Sadly enough this convenient season never came, as far as the bible record is concerned. Yet this was not Paul’s last visit before Felix. The governor called him repeatedly during the next two years while a prisoner in Caesarea. Felix was hoping that Paul or his friends would pay him a nice bribe in order to have Paul released. After two years, in A.D. 60 Porcius Festus replaced Felix. Felix wanting to do the Jews a favor left Paul in Caesarea in chains.


Who was Drusilla, the wife of Felix

She was the youngest daughter of Herod Agrippa I by his wife Cypros. According to the Jewish historian, Josephus, she was Jewess who married Auxesis, king of Emesa, who then converted to Judaism. Because of her great beauty, Felix desired her for his wife. She left Azizus and married the Gentile Felix in defiance of Jewish law.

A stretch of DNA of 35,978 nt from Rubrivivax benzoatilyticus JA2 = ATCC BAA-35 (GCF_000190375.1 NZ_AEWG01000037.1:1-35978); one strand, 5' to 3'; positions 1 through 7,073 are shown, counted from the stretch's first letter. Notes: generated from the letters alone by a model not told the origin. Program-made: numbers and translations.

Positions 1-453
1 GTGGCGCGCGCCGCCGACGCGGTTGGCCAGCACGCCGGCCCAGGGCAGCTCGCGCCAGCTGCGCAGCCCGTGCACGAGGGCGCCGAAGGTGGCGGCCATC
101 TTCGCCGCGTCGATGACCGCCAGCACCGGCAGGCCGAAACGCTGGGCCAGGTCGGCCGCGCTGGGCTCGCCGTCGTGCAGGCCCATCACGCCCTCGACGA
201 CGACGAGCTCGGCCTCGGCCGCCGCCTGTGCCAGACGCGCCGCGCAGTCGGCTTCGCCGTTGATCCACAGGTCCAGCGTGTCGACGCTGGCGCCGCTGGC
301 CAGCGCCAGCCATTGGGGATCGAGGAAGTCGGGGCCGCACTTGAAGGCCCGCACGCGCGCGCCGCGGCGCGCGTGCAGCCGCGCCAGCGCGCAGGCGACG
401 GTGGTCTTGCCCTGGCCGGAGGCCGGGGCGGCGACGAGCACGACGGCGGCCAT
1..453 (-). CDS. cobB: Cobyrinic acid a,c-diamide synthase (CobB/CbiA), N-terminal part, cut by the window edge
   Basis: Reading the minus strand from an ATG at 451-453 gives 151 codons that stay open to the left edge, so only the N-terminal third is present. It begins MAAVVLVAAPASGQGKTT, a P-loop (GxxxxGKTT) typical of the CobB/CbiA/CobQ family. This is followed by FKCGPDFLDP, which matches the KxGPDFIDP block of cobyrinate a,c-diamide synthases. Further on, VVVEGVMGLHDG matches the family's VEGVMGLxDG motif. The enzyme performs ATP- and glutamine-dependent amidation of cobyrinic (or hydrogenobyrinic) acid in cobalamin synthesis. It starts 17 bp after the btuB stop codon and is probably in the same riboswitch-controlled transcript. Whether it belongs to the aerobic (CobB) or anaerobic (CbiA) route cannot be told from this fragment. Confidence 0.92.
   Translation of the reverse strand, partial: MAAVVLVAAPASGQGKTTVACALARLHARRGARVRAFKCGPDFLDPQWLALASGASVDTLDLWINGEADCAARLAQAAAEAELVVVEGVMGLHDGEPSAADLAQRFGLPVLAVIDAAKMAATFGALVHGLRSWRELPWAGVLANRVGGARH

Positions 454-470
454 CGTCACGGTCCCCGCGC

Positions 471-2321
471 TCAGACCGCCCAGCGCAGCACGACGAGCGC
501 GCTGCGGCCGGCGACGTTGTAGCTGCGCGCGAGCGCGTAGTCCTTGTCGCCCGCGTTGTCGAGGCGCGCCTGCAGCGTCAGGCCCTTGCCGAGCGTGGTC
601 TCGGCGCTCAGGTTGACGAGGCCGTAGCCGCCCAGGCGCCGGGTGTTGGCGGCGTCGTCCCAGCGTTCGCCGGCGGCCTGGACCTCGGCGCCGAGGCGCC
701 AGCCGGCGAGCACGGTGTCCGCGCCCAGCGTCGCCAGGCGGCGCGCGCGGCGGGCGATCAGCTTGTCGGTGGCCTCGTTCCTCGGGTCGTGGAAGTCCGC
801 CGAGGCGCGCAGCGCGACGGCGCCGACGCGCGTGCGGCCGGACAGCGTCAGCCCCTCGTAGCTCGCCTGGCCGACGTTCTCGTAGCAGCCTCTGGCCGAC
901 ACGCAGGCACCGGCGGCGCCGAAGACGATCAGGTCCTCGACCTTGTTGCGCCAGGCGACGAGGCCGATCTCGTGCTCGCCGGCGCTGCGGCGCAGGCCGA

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Acts Chapter 23

Paul Appears Before The Sanhedrin

The setting for this brief trial is given here. Paul begins his defense before the Sanhedrin by simply stating that he had acted in good conscience before God, not only in this matter which he now stand accused, but throughout his ministry. Ananias the high priest ordered Paul struck in the mouth. Paul’s outburst was triggered by Ananias illegal command. How could the priest violate the law while sitting as judge over one who supposedly had transgressed the law? Jewish law presumed the accused to be innocent until proven guilty. Like a whitewashed wall, Ananias looked all right on the outside but was weak and rotten on the inside (Matt.23:27). Jesus too in His trials was struck on the mouth and challenged the legality of it (John.18:20-23). Paul did not recognize the high priest probably because he had not had any contact with the Sanhedrin for many years and the high priesthood changed hand frequently. At any rate, Paul recognized the position of the high priest even if he did not respect the priest as a person.